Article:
Putting Refugees In Power
One aspect of the work of our parent charity, Migrant Help, is supporting Syrian refugees who have recently been resettled in the UK through the government’s Vulnerable Persons Resettlement Scheme, a programme set up to resettle 20,000 vulnerable Syrian refugees previously living in refugee camps.
For many of these families, their arrival to the UK is the punctuation to what is often an arduous and lengthy journey. After years of uncertainty, it marks the beginning of a return to normality and, most importantly, a sense of agency. But finding that agency can be difficult at first, especially when trying to resume work or enter the labour market with training or qualifications that aren’t recognised.
Refugees face extremely high unemployment rates. The UNHCR estimates there are 120,000 refugees in the UK who have the right to work and studies suggest that 18% of these face unemployment, a rate that is three times that of UK nationals.
We wanted to find out more and work to combat this issue, so we spoke to those of our interpreters who are refugees. 74% of them told us that a professional qualification would have enabled them to enter the workplace sooner, and this finding led us to project in order to invest in the future of a group of Syrian refugees.
Keen to offer more opportunities to people with lived experience, we applied for a grant from European Social Funds in order to support them through the training necessary for them to become interpreters and enter the UK workforce, hoping to become a small part in their journey back to normality and agency.
Participants were enrolled on a recognised and established course, Introduction to Community Interpreting by Diploma of Public Speaking Interpreting (DPSI). An online course, it trained and tested their language abilities, taking participants with little to no experience in interpreting to proficient and confident professionals.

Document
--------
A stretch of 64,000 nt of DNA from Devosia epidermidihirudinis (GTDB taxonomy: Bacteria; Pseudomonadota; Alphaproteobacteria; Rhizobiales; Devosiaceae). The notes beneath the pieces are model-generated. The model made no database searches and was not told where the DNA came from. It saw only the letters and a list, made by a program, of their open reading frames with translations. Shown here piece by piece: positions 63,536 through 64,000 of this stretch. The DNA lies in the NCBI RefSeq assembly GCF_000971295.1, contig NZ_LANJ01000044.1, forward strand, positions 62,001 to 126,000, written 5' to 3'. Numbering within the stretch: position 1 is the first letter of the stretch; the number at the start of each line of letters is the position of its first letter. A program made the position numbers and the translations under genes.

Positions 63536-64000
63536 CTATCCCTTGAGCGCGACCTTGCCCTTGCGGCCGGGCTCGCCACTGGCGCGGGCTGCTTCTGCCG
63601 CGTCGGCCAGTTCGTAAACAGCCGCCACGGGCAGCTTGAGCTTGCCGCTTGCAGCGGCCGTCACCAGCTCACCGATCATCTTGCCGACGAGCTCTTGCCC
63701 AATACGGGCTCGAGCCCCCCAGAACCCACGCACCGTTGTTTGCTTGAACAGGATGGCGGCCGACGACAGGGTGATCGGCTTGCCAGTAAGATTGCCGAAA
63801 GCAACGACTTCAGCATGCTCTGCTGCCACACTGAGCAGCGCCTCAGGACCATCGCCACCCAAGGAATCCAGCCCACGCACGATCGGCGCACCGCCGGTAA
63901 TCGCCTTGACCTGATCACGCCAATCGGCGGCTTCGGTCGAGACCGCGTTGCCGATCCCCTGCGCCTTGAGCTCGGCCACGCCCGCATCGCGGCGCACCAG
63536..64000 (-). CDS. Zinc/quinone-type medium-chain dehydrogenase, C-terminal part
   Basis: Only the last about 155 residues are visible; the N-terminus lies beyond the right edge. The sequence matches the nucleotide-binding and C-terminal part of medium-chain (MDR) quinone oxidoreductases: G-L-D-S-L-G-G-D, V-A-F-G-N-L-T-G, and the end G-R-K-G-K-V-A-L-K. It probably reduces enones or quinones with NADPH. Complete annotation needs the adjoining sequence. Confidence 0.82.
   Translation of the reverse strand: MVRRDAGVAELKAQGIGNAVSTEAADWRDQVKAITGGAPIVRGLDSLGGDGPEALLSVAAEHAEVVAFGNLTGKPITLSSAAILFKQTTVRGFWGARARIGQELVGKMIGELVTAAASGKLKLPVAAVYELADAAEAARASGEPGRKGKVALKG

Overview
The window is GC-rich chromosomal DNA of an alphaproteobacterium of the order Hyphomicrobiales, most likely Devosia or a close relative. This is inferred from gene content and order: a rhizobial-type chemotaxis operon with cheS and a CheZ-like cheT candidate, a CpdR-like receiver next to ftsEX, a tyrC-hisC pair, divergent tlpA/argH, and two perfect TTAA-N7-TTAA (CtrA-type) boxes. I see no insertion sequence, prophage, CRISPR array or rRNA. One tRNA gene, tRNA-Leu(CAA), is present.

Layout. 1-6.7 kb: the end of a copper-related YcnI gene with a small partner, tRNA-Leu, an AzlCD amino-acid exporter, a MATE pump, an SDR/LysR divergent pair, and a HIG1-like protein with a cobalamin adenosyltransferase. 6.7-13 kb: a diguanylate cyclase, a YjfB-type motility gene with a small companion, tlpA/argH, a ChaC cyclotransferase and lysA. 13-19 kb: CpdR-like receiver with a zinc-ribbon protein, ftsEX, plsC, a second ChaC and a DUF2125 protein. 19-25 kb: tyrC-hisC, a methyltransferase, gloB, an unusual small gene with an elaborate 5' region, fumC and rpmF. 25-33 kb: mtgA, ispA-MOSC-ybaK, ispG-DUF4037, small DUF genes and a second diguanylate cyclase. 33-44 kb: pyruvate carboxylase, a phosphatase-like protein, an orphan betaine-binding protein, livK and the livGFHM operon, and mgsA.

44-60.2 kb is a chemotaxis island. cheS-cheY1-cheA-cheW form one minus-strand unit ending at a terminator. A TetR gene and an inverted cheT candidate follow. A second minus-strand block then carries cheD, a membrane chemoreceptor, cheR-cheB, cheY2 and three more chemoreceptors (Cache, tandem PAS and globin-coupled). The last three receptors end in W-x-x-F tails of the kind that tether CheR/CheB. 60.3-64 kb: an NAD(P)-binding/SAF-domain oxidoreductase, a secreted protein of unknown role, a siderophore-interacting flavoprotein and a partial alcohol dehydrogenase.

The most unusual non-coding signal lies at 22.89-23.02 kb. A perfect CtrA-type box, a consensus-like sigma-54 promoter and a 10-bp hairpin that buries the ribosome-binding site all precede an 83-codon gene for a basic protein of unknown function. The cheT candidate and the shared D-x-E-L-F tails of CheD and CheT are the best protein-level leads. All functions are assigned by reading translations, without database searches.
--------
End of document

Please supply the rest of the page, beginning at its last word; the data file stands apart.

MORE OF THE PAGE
“I loved this course, it was so fun and I made lots of friends who I am still in contact with now. I’m so happy to now be working. It feels great to be able to give back to the community. Helping other refugees/ migrants who were in the same situation as me when I came to the UK. Working as an interpreter is such a rewarding job”– InPower Project Interpreter
Having completed the course, the trainees joined the ranks of the Clear Voice interpreters. We invested in them, and now they add tremendous value to our organisation and enable us to better serve our clients.
This became, what is now known as, our InPower project.
We are now committing to use a portion of our profits to continue the project and open it up to refugees of all backgrounds. We seek to promote social inclusion and empower vulnerable people, something which we know benefits the local community and society at large, and this project aligns perfectly with this mission.
We are so excited to welcome more refugees in to the Clear Voice family.